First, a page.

Published on Working the Waters (http://www2.evergreen.edu/workingthewaters)


By admin
Created 2007-01-02 14:51

No man will be a sailor who has contrivance enough to get himself into jail; for being in a ship is being in jail with the chance of being drowned…A man in a jail has more room, better food, and commonly better company. —Samuel Johnson 1759 (Boswell’s Life of Johnson)

The early 1700s saw the explosion of global trade through sail power. Sail was the supreme new technology of the period, making possible international mercantilism, the creation of empire, and the accumulation of wealth necessary to launch industrialism. As peasants were driven off the soil creating a new class of wage laborers, sailing ships gathered the dispossessed and unemployed and organized them under an authoritarian hierarchy that was the prototype of the industrial factory. Today, most maritime workers still experience comparatively rigid authoritarian power structures when at sea.

Some of the questions that motivate this program are:
•    What is the history of maritime labor conditions and how has it shaped work on the water today?
•    How have maritime labor conditions historically reflected the larger structural power relations of class, race, and gender?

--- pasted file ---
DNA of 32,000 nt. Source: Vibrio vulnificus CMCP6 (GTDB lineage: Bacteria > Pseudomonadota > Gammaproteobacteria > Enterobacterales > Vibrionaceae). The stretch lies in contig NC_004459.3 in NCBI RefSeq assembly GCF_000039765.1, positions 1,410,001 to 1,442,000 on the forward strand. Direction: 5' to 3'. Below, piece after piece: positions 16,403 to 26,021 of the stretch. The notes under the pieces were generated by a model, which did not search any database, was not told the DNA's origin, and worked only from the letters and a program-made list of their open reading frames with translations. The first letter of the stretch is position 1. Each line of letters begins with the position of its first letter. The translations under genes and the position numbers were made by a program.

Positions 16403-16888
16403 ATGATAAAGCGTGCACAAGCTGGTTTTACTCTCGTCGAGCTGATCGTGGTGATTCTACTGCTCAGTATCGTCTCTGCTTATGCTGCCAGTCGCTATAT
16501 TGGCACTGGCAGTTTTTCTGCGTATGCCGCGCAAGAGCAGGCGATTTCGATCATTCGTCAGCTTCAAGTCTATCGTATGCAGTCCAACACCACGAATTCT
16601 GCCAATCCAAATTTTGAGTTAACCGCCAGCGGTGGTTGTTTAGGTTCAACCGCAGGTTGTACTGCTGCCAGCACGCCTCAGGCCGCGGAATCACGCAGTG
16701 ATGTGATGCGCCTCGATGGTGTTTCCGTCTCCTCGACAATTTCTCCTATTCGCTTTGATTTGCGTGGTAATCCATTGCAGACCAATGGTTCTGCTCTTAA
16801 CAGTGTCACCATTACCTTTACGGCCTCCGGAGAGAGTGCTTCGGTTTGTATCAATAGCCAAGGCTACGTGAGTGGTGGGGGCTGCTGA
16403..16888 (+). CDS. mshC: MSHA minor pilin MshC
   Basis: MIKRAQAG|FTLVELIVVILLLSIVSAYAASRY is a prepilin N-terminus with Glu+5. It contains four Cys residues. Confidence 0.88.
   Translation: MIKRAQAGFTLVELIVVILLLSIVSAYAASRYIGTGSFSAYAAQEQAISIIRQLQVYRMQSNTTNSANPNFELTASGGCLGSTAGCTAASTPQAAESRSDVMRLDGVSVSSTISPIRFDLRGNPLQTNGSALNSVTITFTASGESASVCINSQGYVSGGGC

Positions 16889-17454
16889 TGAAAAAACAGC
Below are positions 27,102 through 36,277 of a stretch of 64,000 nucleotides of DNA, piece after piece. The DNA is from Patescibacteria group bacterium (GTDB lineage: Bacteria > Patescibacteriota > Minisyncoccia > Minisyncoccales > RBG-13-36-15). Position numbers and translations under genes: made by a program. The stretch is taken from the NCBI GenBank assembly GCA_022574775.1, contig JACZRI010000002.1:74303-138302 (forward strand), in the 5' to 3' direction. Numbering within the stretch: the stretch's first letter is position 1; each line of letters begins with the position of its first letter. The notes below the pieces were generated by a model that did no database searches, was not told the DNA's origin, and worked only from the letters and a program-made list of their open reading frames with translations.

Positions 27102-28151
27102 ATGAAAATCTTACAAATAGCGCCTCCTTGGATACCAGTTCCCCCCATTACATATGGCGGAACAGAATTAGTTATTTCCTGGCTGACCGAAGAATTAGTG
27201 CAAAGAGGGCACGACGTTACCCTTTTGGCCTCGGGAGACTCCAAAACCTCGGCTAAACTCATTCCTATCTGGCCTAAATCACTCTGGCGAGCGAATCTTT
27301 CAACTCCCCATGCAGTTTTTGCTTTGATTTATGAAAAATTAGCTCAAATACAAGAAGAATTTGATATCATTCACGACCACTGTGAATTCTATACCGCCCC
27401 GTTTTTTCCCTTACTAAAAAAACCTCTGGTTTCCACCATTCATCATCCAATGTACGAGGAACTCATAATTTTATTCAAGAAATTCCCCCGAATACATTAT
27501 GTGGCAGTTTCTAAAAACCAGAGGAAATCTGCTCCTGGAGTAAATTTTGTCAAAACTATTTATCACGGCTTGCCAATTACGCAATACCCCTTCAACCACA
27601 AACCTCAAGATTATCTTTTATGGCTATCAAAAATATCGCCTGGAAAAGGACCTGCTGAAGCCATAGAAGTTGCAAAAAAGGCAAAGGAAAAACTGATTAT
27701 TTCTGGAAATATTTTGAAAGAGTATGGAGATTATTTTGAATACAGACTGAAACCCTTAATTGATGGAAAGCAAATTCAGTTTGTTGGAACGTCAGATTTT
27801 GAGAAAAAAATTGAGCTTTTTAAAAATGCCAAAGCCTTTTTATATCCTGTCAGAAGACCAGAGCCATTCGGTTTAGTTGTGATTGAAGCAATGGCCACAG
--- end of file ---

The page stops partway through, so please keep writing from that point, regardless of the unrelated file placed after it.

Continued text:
•    What was the role of the technology of long-distance sail in the development of capital including the global trade that instigated exploration and exploitation in the Pacific Northwest?
•    What is YOUR role as an individual within an interdependent community of workers? 

To find answers to these questions, we will draw heavily from the disciplines of literature, Pacific Northwest history, and the social sciences.  We will study the history of maritime labor conditions through historical, personal, and literary narratives.  We will visit contemporary communities focused on the maritime trades such as Tacoma and Port Townsend.  We will serve aboard the tall ships Lady Washington and Hawaiian Chieftain for two weeks in order to experience maritime work where crowded conditions, lack of comfort and loss of independence will be balanced with the opportunity to master basic seamanship skills, share our knowledge and excitement with visitors, and discover our role within a maritime community. Using analytical methods from the field of cultural studies, systems thinking, current ideas in organizational behavior, and the personal experience of our maritime work, students will finish this program with self-reflective work leading to a strong appreciation for the complex, dynamic power of working in a group.

Students should expect to commit significant time to reading, writing, and discussing academically challenging material throughout the program, including during the expedition.

Crucial to your success this quarter will be your development of significant individual goals
to be reached through your own independent curiosity and scholarship within the context of our learning community.

***This is a drug and alcohol free program***

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